No giddy excitement. No call to adventure. There was no trace of abandon left, no sense of the unexpected waiting around every corner. Madness had turned mundane. And I continued to dig deeper, knowing that eventually, there would be no getting out. A game of truth or dare that keeps escalating, growing more vicious in its inquisitions, dangerous in its challenges, even as all those involved refuse to speak the plain truth:

This isn’t fun anymore.

Going for a ride on the express, still trying to convince myself I was the one driving.

The subway dipped underground, deep into Brooklyn.

We came to a stop at Atlantic, and I stood with little fanfare. Leading Chloe and John up the station’s steps and into a new world.

Park Slope was an approximate reminder of what I’d left behind in Verona. My hometown translated into a foreign tongue. A bubble of tranquility far from Manhattan’s endless tug of war. The streets were manageable and sparsely populated. Stores and residential buildings blended with quaint and charming ease. These sidewalks were meant for strolling, pleasant sound of birds hypnotizing my companions into a welcomed sense of security.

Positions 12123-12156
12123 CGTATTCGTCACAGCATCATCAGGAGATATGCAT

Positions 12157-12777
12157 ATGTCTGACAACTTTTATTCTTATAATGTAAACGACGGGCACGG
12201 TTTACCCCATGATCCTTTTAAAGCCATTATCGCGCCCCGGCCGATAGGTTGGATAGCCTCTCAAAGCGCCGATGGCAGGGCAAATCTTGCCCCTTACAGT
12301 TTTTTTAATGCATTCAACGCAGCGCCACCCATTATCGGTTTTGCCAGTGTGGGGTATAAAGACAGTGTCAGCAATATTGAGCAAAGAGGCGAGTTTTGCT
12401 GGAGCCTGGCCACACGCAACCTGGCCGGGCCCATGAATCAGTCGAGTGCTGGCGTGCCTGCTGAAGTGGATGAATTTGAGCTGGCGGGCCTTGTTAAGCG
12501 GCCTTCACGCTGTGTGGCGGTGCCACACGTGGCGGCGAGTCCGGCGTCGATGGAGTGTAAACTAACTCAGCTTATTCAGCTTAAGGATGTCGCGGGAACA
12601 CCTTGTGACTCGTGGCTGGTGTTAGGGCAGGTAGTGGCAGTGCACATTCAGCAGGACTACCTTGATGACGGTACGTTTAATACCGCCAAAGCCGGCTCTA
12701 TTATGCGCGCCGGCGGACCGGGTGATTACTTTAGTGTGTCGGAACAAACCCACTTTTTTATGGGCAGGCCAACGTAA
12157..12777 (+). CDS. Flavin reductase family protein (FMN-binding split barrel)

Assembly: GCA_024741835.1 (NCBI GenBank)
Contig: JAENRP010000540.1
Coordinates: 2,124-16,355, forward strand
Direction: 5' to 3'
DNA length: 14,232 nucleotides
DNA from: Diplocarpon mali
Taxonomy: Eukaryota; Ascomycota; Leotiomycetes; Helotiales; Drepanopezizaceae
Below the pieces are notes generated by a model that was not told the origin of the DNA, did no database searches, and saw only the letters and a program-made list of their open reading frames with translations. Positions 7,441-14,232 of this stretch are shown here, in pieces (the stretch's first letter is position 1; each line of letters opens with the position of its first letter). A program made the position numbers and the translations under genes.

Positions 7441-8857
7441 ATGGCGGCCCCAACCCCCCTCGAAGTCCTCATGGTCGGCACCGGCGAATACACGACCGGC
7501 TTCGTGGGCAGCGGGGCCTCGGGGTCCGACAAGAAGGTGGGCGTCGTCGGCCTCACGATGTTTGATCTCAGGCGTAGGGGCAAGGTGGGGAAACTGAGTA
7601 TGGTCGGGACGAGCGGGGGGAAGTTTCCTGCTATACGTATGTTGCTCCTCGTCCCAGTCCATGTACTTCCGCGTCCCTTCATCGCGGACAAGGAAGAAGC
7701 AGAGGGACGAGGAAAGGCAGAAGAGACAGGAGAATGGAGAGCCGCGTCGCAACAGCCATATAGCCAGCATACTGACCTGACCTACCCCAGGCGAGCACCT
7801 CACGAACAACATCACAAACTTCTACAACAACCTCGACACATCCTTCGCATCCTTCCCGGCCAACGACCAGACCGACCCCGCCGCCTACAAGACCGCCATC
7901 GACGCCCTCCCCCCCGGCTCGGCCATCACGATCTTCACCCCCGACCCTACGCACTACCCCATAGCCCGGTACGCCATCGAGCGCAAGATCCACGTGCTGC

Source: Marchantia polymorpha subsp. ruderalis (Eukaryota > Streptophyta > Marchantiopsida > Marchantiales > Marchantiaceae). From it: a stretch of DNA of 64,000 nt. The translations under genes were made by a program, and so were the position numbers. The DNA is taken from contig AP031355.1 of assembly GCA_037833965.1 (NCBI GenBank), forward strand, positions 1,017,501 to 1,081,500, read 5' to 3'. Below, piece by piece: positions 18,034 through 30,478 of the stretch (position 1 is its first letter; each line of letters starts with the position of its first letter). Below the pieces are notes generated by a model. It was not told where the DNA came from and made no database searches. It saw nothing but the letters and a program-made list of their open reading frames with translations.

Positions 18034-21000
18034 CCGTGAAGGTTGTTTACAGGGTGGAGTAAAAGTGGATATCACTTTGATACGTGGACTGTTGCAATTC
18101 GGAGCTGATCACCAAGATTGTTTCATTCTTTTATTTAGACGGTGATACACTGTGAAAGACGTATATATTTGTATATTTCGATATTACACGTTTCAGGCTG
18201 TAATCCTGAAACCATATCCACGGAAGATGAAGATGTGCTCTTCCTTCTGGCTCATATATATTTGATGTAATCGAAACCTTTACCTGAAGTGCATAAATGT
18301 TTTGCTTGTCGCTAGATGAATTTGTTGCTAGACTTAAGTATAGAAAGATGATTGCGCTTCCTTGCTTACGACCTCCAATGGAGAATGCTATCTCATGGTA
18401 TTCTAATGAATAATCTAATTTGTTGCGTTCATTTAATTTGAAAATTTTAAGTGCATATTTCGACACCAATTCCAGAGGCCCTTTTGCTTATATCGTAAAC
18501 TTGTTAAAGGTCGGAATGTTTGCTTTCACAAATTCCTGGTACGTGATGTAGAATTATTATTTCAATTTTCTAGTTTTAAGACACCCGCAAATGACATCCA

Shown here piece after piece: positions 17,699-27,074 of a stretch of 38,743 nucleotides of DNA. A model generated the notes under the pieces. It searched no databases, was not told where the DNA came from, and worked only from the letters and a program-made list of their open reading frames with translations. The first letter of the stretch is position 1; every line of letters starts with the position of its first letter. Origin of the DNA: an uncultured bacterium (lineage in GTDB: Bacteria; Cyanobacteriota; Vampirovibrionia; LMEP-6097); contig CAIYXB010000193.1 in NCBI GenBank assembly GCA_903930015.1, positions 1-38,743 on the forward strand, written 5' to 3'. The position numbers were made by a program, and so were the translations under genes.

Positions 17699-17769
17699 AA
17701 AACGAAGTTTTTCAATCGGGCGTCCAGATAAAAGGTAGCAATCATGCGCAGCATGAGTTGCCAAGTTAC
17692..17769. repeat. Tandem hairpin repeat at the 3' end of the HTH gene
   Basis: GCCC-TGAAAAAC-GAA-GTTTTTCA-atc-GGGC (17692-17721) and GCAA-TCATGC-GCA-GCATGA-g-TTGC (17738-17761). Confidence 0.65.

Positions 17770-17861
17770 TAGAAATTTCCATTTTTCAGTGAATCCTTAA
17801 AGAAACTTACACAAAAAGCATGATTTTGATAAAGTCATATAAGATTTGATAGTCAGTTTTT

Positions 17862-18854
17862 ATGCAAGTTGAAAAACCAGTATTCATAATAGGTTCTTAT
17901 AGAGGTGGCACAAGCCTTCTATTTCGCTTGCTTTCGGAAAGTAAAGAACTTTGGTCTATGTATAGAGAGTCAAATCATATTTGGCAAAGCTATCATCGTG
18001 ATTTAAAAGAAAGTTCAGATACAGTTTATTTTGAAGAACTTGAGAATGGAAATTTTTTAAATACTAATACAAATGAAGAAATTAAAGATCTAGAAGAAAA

Fortunately for no one, I was there to break the illusion.

“Here we are.”

I halted our tour in the shadow of a five-story brownstone. Pulled a slip of paper from my pocket and double checked. I bounded up the steps and cracked my knuckles.

John was watching from the sidewalk. Anticipating. “Do you know which apartment?”

“Nope,” I replied, and pressed one of the many buzzers.

A crackling voice popped out from the speaker. “Hello?”